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Key developments include the DWS Investments settlement and changes to the Names Rule.
The Securities and Exchange Commission made strides in its fight against greenwashing, settling a two-year probe of DWS Investments into misstatements about its environmental, social, and governance investing, as well as making changes to its Names Rule.
On Sept. 25, money manager DWS Investments agreed to pay $25 million for overstating how it used ESG factors in its funds. Meanwhile, DWS settled SEC allegations that it violated anti-money-laundering rules for its mutual funds. DWS, which is controlled by Deutsche Bank DB, didn’t admit or deny the charges but agreed to cease and desist orders related to the anti-money-laundering violations and the ESG misstatements. “DWS advertised that ESG was in its ‘DNA,’ but, as the SEC’s order finds, its investment professionals failed to follow the ESG investment processes that it marketed,” Sanjay Wadhwa, deputing director of enforcement for the SEC, said in a statement.
Separately, on Sept. 20, the SEC adopted amendments to the Names Rule. The fund’s name is the first thing that investors encounter, and according to the Names Rule, which was originally adopted in 2001, funds must invest 80% of their assets in the investments the name suggests. The amendments now expand that requirement to fund names with “particular characteristics,” such as “growth” and “value,” or names that say it incorporates ESG. These are broad new requirements that will also require greater disclosures in the prospectus.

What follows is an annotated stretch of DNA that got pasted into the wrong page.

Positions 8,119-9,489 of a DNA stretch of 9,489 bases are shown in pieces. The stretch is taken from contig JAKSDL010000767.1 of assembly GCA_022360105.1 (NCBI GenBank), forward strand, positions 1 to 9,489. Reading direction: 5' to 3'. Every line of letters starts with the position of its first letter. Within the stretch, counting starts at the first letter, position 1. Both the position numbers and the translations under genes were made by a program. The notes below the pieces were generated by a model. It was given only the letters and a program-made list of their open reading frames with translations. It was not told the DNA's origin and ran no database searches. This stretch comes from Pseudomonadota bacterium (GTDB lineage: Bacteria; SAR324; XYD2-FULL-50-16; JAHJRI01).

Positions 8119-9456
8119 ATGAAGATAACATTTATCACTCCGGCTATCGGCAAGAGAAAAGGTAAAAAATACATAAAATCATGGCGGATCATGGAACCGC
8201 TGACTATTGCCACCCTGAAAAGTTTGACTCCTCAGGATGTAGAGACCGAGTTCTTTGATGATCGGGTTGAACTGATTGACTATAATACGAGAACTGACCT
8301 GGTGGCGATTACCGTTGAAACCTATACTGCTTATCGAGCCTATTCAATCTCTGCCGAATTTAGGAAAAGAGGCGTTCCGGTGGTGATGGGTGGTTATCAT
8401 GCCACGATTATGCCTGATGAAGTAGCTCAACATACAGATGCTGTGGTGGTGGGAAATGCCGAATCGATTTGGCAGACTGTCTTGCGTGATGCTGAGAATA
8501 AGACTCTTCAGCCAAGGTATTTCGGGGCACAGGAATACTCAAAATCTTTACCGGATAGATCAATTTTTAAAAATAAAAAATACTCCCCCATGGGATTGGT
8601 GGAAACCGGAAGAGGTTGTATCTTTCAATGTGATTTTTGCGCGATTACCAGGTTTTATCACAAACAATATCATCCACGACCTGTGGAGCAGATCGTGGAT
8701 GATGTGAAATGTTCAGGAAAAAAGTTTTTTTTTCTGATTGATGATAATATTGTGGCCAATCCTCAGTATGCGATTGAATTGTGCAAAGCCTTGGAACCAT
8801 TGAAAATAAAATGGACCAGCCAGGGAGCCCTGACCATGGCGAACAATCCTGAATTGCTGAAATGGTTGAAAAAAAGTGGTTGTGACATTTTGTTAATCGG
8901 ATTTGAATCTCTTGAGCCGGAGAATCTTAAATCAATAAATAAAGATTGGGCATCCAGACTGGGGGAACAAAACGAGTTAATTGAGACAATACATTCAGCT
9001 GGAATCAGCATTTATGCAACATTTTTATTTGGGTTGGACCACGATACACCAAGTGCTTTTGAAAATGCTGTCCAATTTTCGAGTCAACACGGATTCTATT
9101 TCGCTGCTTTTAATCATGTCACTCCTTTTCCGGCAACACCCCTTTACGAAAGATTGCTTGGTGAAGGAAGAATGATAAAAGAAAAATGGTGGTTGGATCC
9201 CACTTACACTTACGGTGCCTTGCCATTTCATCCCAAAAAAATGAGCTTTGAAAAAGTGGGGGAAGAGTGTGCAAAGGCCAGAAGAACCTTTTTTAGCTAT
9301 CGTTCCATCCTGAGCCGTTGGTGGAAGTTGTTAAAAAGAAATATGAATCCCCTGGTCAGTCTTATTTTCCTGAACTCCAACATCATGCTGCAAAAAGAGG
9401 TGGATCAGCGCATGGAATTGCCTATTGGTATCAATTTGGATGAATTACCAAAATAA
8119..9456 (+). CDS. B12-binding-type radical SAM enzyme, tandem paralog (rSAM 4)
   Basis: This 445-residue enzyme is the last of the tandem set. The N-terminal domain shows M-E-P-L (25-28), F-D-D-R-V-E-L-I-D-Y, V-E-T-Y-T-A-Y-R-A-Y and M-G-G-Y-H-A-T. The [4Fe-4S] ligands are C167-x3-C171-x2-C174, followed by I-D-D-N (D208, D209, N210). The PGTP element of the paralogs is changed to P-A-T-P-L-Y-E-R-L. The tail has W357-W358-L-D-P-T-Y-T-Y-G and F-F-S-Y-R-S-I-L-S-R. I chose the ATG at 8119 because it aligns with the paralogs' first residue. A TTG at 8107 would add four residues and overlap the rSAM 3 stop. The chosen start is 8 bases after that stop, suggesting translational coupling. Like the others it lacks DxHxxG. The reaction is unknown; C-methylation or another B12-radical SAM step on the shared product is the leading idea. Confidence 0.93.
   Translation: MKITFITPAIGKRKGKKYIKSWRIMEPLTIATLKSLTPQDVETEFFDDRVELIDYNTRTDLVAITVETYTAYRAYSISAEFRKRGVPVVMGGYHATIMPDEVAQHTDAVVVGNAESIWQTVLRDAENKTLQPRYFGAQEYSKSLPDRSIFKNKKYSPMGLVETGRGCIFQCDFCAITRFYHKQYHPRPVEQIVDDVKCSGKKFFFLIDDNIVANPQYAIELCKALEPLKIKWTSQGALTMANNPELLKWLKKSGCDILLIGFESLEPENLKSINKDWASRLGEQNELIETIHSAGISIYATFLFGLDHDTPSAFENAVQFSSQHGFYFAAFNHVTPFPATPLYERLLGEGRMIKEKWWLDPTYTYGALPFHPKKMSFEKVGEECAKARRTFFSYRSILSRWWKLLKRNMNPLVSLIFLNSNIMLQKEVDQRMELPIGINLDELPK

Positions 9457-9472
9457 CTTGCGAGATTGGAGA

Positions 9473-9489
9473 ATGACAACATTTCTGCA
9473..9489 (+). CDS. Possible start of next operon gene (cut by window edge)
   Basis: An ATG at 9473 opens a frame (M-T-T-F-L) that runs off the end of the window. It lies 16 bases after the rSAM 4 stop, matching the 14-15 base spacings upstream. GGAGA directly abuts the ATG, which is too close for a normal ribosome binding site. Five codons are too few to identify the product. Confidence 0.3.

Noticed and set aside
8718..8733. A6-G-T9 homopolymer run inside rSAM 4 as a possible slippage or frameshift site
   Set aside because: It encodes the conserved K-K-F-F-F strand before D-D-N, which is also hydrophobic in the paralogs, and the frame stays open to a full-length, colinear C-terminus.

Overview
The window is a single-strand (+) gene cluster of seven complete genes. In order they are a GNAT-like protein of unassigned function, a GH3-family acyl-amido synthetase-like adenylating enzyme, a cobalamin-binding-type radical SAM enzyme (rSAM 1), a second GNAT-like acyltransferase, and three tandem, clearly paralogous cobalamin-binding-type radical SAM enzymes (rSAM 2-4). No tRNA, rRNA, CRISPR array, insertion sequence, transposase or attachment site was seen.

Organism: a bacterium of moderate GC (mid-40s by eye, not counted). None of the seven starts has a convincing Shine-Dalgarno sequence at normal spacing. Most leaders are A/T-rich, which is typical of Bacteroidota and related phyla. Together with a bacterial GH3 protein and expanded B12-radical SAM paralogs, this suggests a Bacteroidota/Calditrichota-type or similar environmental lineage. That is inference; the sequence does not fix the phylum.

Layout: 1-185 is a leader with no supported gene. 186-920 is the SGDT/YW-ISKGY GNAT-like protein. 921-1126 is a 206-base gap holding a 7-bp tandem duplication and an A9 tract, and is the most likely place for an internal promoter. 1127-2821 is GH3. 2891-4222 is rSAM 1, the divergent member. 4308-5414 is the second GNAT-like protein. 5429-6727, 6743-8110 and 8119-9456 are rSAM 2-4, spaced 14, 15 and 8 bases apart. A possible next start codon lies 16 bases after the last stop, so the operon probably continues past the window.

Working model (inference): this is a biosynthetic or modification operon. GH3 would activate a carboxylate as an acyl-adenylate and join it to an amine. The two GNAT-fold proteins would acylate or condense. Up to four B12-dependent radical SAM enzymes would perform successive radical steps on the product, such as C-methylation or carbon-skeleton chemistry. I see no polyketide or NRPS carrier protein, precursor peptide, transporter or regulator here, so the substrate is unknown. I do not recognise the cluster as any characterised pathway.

Fund names are important signals for investors. For example, Andrew Behar, CEO of the investor advocacy organization As You Sow, points out that when investors buy an ESG or “fossil-fuel-free” fund, they expect not to own oil or coal. But today, “we see funds with ESG in their names holding dozens of fossil fuel extraction companies and coal-fired utilities. The plain English meaning of ‘fossil free’ should rule out these holdings,” Behar said in a statement.
“In my mind, we’re in the second half” of the battle against greenwashing, “and half-time adjustments have been made,” said Adam Fleck, director of research, ratings, and ESG at Morningstar. “It’s clear what direction the coaches want to go. The SEC wants to tamp down anything that could mislead investors.”
“The final [Names] rule from the SEC succeeds in combating misleading fund names and provides additional transparency for investors and important guidance for funds,” said Maria Lettini, CEO of US SIF, the trade group for the sustainable-investment industry, in a statement.
ESG investing has grown significantly over the past few years. Many more investors have become concerned about the world’s sustainability challenges. A wave of sustainable funds were launched to meet that demand, and many conventional funds adopted ESG criteria in a more limited way. The funds use similar terms in their names, which may imply to investors and advisors that they are all alike. But as we have shown in our Sustainable-Investing Framework, there are numerous ways to address sustainability issues in an investment strategy.
But the past 18 months brought political backlash and greater scrutiny. Money managers like BlackRock and State Street have closed dozens of funds this year, Bloomberg reported, citing Morningstar data. “It’s because of the scrutiny,” says Adam Bernstein, ESG analyst for Gitterman Wealth Management.